So for clarification, in my original post I wanted to convey the following points:-
- it’s absolutely essential for a 5 year old entering a formal education environment to have a strong emotional and cognitive foundation before embarking on a rigourous academic journey.
- for whatever reason, not all children are entering school with that foundation and that it is not my role to find fault in that, but to address it by creating a learning culture/environment where that foundation can be provided.
- children can gain that foundation if the appropriate learning culture/environment has been established. It can be learned.
- this approach helps lift the emotional and academic achievement of all the children in the class. That’s the primary goal of a public education system; having a learning environment that benefits all students equally.
But where my thinking now differs from that original post is that I no longer believe that the age children start their formal education is such a critical factor. Instead, I am concerned with how:-
- I see children arriving at school and being thrown into the “deep end” of academic learning. Read, write, count, jump! Worksheets for Africa. Busy work. And it’s all head stuff, too. Abstract. Teacher directed instead of being genuinely inquiry based. Hardly engaging stuff. Nowhere in the NZ Curriculum does it require teachers to require 5 year olds to focus on narrow, academic learning outcomes.
- the transition into formal education is managed. By and large, opportunities for the children to grow and develop pro-social skills in a traditional school setting are at best, cursory and abstract. The need for allowing students to develop their emotional and cognitive skills through deliberate practice, is ignored. “Transition” is a ticked box. It is easy to label and treat the children who lack that emotional and cognitive foundation as “naughty”. Instead, they need to be viewed as being underdeveloped in those areas and needing to be given more opportunities to learn.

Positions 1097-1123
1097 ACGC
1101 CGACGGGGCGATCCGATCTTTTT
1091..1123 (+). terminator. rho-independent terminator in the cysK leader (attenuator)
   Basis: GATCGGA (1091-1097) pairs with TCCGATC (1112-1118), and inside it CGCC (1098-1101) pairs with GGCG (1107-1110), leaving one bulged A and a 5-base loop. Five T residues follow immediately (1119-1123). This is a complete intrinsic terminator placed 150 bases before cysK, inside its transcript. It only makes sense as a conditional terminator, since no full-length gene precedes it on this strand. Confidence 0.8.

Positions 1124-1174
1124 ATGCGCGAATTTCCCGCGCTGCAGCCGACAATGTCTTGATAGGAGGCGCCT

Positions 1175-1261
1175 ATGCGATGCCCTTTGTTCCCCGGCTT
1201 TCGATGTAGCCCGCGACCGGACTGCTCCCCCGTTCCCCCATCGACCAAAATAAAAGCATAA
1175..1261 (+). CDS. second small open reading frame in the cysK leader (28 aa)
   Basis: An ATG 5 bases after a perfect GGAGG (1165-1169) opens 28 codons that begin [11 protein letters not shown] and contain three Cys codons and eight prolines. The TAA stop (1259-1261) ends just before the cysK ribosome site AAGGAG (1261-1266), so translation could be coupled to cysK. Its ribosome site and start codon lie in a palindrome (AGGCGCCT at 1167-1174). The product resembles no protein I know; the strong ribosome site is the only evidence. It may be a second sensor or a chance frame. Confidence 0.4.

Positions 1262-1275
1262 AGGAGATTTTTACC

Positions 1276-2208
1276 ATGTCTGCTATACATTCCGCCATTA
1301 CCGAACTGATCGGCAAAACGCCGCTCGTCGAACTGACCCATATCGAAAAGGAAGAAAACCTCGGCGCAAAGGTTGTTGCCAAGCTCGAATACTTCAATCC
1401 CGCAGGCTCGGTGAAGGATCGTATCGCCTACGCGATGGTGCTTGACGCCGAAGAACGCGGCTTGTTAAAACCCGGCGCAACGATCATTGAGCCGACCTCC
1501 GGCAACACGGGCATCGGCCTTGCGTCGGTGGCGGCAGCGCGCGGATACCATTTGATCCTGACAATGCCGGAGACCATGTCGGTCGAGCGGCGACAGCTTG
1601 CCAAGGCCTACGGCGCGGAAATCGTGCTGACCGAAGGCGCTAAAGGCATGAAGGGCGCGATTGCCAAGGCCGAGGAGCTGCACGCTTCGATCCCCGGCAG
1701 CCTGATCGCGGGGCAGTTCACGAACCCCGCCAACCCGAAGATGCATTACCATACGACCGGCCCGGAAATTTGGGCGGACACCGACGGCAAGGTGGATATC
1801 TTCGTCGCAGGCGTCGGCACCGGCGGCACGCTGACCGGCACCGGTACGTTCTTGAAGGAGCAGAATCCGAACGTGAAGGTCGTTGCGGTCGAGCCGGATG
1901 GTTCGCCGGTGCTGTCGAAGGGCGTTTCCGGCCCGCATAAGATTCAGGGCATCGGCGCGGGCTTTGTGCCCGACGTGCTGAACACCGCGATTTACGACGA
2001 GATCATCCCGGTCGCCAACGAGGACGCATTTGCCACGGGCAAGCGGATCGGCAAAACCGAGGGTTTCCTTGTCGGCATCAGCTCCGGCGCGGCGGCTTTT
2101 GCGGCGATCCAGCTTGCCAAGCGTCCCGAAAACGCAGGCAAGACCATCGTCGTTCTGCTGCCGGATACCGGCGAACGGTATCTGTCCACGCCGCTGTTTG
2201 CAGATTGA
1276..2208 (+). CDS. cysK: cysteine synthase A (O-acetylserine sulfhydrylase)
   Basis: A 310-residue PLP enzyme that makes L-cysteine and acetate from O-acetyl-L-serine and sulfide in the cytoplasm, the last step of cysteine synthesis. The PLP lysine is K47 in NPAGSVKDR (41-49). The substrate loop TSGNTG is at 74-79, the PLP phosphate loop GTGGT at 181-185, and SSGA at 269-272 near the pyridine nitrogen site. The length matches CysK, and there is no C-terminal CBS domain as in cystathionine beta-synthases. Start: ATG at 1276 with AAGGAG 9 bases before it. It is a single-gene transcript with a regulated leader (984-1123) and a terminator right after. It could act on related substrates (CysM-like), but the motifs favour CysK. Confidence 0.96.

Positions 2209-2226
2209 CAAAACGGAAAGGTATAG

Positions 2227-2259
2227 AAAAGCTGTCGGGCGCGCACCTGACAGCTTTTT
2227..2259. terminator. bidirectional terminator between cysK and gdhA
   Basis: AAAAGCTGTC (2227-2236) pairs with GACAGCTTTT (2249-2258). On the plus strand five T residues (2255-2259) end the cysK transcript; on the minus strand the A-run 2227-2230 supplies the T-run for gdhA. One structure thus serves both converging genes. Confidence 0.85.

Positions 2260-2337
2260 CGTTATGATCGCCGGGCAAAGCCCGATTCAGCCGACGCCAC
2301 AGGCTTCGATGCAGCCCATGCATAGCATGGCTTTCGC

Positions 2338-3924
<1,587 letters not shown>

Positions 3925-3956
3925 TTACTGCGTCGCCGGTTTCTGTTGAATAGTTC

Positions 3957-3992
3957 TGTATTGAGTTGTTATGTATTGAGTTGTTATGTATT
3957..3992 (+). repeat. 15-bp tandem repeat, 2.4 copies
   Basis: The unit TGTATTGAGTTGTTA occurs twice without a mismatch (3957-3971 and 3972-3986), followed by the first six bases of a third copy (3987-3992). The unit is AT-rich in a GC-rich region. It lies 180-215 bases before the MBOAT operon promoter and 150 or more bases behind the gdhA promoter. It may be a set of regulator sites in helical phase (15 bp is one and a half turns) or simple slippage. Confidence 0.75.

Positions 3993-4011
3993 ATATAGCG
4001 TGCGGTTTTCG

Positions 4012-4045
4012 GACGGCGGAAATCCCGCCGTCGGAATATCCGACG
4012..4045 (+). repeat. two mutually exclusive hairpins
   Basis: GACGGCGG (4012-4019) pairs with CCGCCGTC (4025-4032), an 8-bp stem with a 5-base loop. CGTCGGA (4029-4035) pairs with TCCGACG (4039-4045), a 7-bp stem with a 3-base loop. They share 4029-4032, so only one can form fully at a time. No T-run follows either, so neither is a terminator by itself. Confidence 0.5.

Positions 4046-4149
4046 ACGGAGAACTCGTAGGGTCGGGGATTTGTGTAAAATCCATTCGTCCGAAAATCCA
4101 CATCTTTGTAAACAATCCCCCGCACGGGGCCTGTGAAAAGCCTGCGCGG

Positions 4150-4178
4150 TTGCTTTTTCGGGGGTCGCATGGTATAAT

We really do need to stop blaming children for problems for which solutions lie firmly in the hands of teachers. And while I am on the topic of blame, I would like teachers to see the national standards as just that, standards. They are not to blame for what is taking place in the classroom or a child’s emotional state. The standards are not a statement of how to teach. They are a target. They don’t advise on the volume of photocopied tasks that need to be completed. They can operate as a ceiling if you allow them to. But I think that kind of teaching was in practice before the standards were introduced.
Be a problem solver. Be honest in identifying the things you are doing that make a difference. Eliminate the things that are not making a difference. Do what is right for the children, not to keep your colleagues happy. Stand up to willful blindness. Engage the disengaged. Stop looking for excuses. Eliminate the need for the “naughty square”. The consequences of failing to address these issues are serious – individually and collectively.
Do it for the kids.
Ease Education: Teaching at a human scale.